Basic Concepts of Solar Sailing
By Mike Luciuk

Many writers have proposed solar sailing as an energy-free way to explore the Galaxy after the concept of photons was developed early in the twentieth century. The realization that photons, although massless, possessed momentum came from Einsteinís 1905 paper on the photoelectric effect, leading to his Nobel Prize. Apparently, the first references for using solar sails to explore the Universe were made by the Russians in the 1920ís.

The term "solar sail" is occasionally misinterpreted to think that propulsion is derived from the solar wind. This is understandable given our history of marine sailing by atmospheric winds. In fact, propulsion derived from the solar wind is several orders of magnitude less than that from solar radiation. A quantitative comparison between these effects will be discussed below. Another factor that has to be considered is the effect of the Sunís gravity. However light sails may be, they are attracted to the Sun gravitationally, an important factor in sail designs.

Photons have no mass, and travel at the speed of light c, about 300,000 km/sec or 186,000 miles/sec. The energy of photons, E is inversely related to their wavelength, small wavelength photons like X-rays being very energetic while long wavelength photons like radio waves less energetic.

Momentum, p has the classical definition of (mass) x (velocity). For photons however, the momentum imparted to a solar sail would be when the photon is totally absorbed (black body) and when the photon is totally reflected (perfect mirror). The force on a solar sail depends on the reflectivity of the sail, and the solar energy it encounters:


F is the force on a of sail in Newtons, N

I is the solar intensity in , about 1,400 at one astronomical unit

k is 0 for a totally absorbing sail, and 1 for a totally reflective sail.

c is the speed of light,

So for a totally reflective sail, the force on a square meter of sail would be about or about of pound force. This is obviously a very small amount of force. However, for huge sails, say 1 kilometer square, the force would increase to 9.3 N. If the combined mass of this large sail and the payload were 10,000 kg, the acceleration would be or 0.93. This is a small acceleration. However, in a 24-hour day, the ship would gain a velocity of or about 180 mph. Although solar intensity drops off as distance from the Sun increases, the ship would rapidly increase speed on an energy-free basis.

Solar wind is an extension to the Sunís corona. It typically has velocities of 300 Ė 800 km/s. Plasma densities range from 1 Ė 10 ions/cc. The ions are about 95% , 4% and 1% heavier components. Assuming an average velocity of 400 km/s () and a plasma density of 3/cc (), we can calculate the solar wind force on a sail of a square meter. Weíll also assume the average mass of each ion is 25% greater than the of , or .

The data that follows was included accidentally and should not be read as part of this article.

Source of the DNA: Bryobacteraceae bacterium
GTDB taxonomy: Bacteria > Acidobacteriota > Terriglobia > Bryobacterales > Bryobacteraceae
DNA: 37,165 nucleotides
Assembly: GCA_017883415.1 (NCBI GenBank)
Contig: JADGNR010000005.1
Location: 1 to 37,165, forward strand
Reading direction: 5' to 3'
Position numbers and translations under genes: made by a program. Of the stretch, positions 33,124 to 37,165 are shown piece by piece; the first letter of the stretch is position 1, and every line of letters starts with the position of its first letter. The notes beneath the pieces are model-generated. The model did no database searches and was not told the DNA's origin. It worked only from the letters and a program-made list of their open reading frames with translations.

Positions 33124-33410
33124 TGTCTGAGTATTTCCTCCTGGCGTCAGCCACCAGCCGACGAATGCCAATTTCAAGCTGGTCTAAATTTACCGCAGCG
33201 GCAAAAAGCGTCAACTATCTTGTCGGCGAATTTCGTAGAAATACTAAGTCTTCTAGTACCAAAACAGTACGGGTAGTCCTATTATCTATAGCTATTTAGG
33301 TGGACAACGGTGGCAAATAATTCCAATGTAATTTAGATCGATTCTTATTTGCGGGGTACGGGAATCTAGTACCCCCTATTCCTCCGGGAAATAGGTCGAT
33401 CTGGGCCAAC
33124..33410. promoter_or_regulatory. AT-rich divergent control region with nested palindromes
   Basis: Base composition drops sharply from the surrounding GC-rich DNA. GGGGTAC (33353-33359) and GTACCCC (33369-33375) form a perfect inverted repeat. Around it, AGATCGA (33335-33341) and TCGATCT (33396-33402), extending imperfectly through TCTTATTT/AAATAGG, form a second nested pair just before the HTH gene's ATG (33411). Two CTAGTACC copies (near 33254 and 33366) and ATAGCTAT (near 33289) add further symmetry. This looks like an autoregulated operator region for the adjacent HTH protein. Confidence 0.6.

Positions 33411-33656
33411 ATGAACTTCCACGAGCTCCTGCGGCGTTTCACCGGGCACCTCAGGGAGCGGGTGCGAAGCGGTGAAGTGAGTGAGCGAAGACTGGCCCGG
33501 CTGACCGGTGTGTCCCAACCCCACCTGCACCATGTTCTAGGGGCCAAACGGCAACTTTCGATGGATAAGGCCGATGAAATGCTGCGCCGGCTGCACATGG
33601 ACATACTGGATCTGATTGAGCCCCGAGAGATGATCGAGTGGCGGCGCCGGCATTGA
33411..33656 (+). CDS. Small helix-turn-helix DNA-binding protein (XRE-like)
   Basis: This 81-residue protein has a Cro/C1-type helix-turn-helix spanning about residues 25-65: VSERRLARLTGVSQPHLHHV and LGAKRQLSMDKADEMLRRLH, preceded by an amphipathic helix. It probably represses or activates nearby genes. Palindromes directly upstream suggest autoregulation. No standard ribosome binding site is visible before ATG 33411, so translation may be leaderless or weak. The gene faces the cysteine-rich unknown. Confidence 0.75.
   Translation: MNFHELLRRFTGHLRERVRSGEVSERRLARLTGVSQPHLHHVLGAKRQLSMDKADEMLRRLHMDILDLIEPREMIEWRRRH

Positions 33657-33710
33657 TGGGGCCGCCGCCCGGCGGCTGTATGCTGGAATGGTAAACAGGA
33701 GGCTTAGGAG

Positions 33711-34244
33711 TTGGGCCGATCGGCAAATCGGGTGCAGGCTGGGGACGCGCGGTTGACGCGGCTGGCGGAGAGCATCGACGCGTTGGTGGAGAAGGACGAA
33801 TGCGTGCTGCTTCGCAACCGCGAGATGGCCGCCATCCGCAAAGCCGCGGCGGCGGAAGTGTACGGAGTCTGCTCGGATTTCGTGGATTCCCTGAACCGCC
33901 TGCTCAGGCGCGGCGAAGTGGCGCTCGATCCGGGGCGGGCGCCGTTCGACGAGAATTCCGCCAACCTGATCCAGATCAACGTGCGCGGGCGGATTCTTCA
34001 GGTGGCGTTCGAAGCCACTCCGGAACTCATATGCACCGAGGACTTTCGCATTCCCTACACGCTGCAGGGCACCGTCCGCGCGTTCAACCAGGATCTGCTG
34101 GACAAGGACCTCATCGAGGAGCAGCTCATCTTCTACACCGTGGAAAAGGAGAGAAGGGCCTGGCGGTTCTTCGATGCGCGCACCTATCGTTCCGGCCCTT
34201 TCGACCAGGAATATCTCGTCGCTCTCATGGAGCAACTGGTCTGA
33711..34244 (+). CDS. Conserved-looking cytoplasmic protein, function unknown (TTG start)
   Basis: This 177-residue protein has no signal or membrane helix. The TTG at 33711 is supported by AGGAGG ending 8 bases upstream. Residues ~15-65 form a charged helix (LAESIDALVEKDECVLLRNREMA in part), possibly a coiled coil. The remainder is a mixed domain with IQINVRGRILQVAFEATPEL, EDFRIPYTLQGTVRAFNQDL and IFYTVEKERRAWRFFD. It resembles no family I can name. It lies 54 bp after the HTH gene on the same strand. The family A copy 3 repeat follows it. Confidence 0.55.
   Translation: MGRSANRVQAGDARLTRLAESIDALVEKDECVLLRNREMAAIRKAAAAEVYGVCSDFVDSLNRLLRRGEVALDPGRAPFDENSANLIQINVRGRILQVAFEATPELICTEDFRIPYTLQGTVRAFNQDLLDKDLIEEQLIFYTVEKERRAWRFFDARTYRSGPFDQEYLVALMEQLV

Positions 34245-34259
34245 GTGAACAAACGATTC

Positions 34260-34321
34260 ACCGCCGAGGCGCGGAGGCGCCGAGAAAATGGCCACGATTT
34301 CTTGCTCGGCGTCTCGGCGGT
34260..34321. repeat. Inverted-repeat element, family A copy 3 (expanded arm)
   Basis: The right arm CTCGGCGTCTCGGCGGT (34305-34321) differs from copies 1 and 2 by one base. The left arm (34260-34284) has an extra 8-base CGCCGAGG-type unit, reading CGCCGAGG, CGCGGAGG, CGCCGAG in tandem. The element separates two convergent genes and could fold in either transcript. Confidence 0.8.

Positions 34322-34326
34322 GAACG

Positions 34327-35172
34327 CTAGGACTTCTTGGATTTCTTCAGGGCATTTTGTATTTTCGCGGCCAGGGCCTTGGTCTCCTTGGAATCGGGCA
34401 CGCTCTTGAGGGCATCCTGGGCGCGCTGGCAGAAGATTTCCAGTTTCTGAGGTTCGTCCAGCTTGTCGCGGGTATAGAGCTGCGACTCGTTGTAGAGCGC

Note that the ratio of the photonic force to that from solar wind is over 9000:1. However, extreme solar wind conditions would create greater force than our example, but rarely would it approach that of photons.

There is another consideration relating to solar sails: the negative effects of solar gravitation. We can calculate the equivalence between gravitational pull and photonic repulsion. Letís assume the best case, the sails are totally reflective:




or 1.58 grams

So, for a 1-meter square sail with a mass of 1.58 grams, the photonic repulsion is offset by solar gravitational attraction for a sail stationary with respect to the Sun. Current sail masses are about 10 grams per square meter. Obviously, it's necessary to create sails with improved mass ratios to propel a significant payload. However, for sails placed in Earth's heliocentric orbit, even current mass ratios can be potentially useful for small payloads.

There are no firm plans to utilize solar sailing for near-Sun missions. The Planetary Society raised funds for the Cosmos 1's 600 square meter area solar sail, but the Russian rocket failed, therefore, the sail never reached space. Interest in future utilization of this technology has been expressed by NASA, Japan, Russia and Europe. Photonic pressure is planned as a stabilizing influence for the James Webb Space Telescope. The JWST is expected to be launched in 2013. It will be located at the unstable L2 Lagrangian point, and will have a large sunshield to cool the telescope's IR optics. The sunshield, acting like a solar sail, will also have the role of helping to stabilize JWST in its L2 location.

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Page last updated 05/01/2009